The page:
Webb’s method com­bines the car­dio­vas­cu­lar, strength-train­ing, and en­er­getic ben­e­fits of HIIT with the flex­i­bil­ity and de-stress­ing ben­e­fits of asana. The end re­sult: a pow­er­ful prac­tice that adds more sta­bil­ity, sus­tain­abil­ity, and dy­namism to your asana, says Webb. “If you’re stuck in a rut, HIIT can add a sense of get-up-and-go to your life and yoga prac­tice,” she says. On the flip side, if you’re al­ways on the go and don’t take proper time for re­cov­ery or self-re­flec­tion, adding mind­ful­ness to your work­outs can help you re­lax and re­con­nect, she adds.

Ex­pe­ri­ence yoga-HIIT with Webb on the fol­low­ing pages. “Start by think­ing about some­thing you want more of in your life,” she says. “In­hale and feel that in­ten­tion in your body.” Prac­tice three times per week, fo­cus­ing on your breath and tak­ing 10-sec­ond breaks af­ter each ex­er­cise.

1 UTKATA KONASANA JUMP­ING JACKS Goddess Pose Jump­ing Jacks

A Start in Goddess Pose with your feet turned out 45 de­grees and your knees aligned over your an­kles. Ex­tend your arms straight out while mov­ing your shoul­ders away from your ears. Your wrists should line up with your toes, or an­kles and knees. En­gage your core by pulling your belly into your spine, and sink your hips to knee level. B Jump up, spread­ing your arms and legs out­ward.

C Land with your feet to­gether un­der your hips, bring­ing your hands over­head. Then, jump back to Utkata Konasana—one of the most strength­en­ing and em­pow­er­ing poses in yoga be­cause it opens your hips and uses the largest mus­cles in your body, says Webb. Adding jump­ing jacks to your Utkata Konasana tones your en­tire body and in­spires fierce con­fi­dence. Com­plete 10 times.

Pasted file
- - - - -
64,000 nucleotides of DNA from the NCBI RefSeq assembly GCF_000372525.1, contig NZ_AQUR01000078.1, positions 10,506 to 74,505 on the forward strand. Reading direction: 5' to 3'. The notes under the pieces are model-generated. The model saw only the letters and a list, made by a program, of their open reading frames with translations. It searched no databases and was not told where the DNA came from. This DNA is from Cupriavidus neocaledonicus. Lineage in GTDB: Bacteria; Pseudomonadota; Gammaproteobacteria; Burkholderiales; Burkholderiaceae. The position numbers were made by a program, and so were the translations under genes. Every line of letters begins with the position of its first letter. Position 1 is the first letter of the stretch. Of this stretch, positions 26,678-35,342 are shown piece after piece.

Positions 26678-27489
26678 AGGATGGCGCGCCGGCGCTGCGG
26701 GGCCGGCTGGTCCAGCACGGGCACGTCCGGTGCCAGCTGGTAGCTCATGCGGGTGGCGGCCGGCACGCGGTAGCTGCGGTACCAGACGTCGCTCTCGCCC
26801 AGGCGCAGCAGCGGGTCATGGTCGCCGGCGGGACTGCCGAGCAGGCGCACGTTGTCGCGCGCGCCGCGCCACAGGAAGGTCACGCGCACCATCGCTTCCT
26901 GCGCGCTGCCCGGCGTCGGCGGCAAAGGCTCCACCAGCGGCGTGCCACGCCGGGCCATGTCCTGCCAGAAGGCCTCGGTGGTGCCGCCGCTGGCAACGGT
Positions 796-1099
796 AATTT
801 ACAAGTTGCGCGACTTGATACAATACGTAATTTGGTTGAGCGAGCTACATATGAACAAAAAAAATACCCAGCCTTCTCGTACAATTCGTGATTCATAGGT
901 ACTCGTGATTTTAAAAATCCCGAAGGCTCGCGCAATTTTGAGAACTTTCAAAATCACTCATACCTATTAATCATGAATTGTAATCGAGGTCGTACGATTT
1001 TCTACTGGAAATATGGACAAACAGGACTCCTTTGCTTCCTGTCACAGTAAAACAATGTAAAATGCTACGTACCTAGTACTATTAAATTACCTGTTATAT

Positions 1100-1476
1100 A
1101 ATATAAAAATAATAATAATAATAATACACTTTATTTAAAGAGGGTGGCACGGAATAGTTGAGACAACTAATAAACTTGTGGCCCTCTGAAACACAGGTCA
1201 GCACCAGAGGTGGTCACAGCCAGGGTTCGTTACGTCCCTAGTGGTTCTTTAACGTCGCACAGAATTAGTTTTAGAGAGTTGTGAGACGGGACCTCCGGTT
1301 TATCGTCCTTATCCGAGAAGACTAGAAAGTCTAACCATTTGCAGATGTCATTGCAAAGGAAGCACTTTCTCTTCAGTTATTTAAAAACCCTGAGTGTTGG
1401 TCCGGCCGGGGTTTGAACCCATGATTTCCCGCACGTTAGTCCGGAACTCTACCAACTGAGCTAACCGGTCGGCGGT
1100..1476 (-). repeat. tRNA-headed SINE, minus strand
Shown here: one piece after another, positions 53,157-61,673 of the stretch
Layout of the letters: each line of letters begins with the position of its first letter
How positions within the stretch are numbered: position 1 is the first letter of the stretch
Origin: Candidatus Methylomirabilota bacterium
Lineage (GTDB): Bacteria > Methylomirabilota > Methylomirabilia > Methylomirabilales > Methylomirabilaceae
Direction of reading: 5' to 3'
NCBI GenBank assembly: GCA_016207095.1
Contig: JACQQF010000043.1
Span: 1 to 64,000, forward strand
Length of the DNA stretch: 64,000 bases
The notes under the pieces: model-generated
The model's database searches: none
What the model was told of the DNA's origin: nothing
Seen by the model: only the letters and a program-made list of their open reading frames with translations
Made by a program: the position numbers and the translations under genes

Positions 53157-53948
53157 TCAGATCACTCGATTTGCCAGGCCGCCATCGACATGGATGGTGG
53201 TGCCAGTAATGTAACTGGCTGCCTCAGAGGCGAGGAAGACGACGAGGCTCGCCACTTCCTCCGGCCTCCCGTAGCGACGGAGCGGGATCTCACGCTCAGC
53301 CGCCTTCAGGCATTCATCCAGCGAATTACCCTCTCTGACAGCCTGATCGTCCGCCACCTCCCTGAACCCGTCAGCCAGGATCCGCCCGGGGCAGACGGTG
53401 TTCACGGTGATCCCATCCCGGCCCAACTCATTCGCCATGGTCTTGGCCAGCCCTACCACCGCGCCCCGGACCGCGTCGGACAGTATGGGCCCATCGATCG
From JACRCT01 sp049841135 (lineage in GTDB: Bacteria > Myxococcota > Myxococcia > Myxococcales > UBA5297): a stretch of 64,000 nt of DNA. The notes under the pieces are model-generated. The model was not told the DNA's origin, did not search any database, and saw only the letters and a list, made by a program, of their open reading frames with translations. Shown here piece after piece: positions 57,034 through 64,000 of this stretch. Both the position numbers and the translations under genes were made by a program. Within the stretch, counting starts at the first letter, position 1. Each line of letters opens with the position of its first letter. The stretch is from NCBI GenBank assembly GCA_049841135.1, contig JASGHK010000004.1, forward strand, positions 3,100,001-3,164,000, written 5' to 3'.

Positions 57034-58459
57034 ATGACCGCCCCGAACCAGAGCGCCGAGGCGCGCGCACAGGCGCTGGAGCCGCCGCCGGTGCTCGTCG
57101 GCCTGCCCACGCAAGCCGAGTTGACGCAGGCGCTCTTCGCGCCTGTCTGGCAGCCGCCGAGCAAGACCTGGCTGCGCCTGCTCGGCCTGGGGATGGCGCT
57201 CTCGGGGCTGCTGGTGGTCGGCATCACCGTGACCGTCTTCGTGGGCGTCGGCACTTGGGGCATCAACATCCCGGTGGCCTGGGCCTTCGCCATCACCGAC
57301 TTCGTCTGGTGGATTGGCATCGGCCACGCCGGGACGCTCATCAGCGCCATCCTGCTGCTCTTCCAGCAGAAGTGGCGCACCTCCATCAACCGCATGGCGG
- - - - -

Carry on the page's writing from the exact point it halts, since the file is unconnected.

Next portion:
A Start in Plank Pose with your shoul­ders over your wrists, your feet hip-dis­tance apart, and your core en­gaged. B Draw your navel in to­ward your spine as you lower down to your fore­arms, first with the left arm (shown) then the right. C Re­turn to Plank Pose by plac­ing your hands where your el­bows were, right first then left, and press up. For each rep­e­ti­tion, al­ter­nate which arm you use first. Plank El­e­va­tors strengthen your bi­ceps, tri­ceps, ab­dom­i­nal mus­cles, ham­strings, and glutes, with an added car­dio ben­e­fit. Com­plete 5 full Plank El­e­va­tors (down and up on both sides) and end in Plank Pose be­fore shift­ing back to Balasana (Child’s Pose). Rest for a few breaths.

3 MALASANA SQUATS Gar­land Pose Squats